Artificial intelligence studies

We have a number of current studies that are exploring the use of artificial intelligence to improve treatment of head and neck cancer. These include:

  • Analyzing imaging data using head and neck radiomics approaches to predict outcomes and personalize radiation treatments accordingly
  • Using machine learning to augment analysis of pathology slides
  • Deep learning techniques to improve early symptom detection in patients undergoing treatment for head and neck cancer

Clinical trials (investigator initiated)

Immunotherapy trial (Henry Ford Health 1801)

This study, developed at Henry Ford, is designed for patients who have had first-line surgery treatment that failed. The new treatment uses immunotherapy to help prevent recurrence, and as part of this we have developed a focus area for treating the most difficult, complex cases.

Photoimmunotherapy trial for precancers

Similar to photodynamic therapy, this links a cancer-specific antibody to a photo sensitizer.


We conducted an investigator-initiated phase III randomized double-blind, placebo-controlled trial to assess the impact of gabapentin in reducing mucositis related pain in patients undergoing radiation therapy for head and neck cancer.

Hypothermia and prevention of taste loss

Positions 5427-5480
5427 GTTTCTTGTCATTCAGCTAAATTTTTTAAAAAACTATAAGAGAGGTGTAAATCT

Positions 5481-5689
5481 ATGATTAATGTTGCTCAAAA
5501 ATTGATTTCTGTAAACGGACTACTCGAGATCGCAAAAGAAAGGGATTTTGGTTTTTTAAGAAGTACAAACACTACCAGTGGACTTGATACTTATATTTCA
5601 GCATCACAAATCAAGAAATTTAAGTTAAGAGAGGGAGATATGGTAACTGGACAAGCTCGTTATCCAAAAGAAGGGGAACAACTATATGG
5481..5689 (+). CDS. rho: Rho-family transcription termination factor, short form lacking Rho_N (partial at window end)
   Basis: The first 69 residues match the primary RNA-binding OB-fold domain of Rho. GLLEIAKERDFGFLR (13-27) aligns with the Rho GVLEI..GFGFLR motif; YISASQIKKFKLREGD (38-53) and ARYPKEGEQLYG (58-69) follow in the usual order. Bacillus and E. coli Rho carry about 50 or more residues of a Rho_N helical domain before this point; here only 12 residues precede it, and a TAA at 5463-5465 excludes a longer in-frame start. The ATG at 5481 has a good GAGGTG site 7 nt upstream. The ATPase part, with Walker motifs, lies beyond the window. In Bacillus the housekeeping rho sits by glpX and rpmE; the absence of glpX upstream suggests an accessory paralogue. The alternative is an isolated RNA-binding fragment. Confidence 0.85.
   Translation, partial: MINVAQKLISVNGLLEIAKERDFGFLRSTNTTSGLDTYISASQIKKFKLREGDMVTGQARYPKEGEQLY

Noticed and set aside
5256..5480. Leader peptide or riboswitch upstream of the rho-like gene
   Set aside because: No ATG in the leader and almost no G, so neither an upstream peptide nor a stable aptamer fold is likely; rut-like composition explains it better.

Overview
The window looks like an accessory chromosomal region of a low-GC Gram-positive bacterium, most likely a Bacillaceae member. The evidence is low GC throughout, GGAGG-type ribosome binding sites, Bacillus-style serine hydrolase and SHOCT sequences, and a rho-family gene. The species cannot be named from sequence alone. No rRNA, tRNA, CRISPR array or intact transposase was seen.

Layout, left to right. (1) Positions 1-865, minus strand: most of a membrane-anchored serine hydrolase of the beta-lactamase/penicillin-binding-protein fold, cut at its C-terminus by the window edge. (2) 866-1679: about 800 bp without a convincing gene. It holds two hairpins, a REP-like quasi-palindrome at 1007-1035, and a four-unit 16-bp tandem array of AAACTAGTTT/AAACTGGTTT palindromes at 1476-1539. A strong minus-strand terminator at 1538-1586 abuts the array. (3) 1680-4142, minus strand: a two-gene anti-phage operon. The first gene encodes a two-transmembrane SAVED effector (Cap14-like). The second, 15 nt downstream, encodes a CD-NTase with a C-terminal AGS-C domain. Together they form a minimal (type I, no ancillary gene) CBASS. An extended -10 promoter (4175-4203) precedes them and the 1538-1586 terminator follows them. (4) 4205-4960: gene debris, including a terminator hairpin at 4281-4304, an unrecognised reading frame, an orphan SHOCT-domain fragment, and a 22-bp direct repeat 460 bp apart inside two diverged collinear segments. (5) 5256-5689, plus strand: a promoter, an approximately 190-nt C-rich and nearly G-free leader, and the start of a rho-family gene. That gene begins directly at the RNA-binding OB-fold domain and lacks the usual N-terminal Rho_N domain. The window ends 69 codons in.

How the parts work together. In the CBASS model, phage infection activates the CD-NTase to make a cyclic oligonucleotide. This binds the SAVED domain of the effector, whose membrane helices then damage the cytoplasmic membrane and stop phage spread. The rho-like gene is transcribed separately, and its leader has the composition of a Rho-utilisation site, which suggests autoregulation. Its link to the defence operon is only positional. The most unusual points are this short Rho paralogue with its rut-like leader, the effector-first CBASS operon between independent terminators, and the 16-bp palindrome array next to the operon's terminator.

Our investigators have developed a device (patent-pending) to alleviate or prevent taste loss in patients receiving head and neck radiation.

Clinical trials (COOP group)

Two of our researchers, Steven Chang, M.D., and Farzan Siddiqui, M.D., PhD are active investigators in NRG Oncology, an organization that focuses on conducting multi-institutional phase II and phase III clinical trials – as well as phase I and translational biological studies imperative for oncologic research of the future.

Cancer Research Network

We are currently directing a collaborative scientific working group in the Cancer Research Network to study head and neck cancers. This collaborative consists of 10 institutions and a large group of patients with head and neck cancer with complete medical records available.

The patients are ethnically, racially and geographically diverse. Together, this collaborative aims to advance the understanding of head and neck cancer treatment in patients across a wide spectrum.

Translational research

Characterizing promoter methylation in keloid pathogenesis across the whole genome

Signaling events in the cell play a critical role in how the body performs key biological functions, including the formation of keloid scars. We’re studying keloid-specific genes using the Pathway analysis framework.

With this work, we aim to identify distinct signaling pathway networks and master regulators. Our goal is to gain knowledge of the molecular workings of genes as differential targets or the treatment of keloids.

We’re hopeful that this strategic, comprehensive approach will help make progress toward identifying and validating prognostic, diagnostic and therapeutic biomarkers in keloids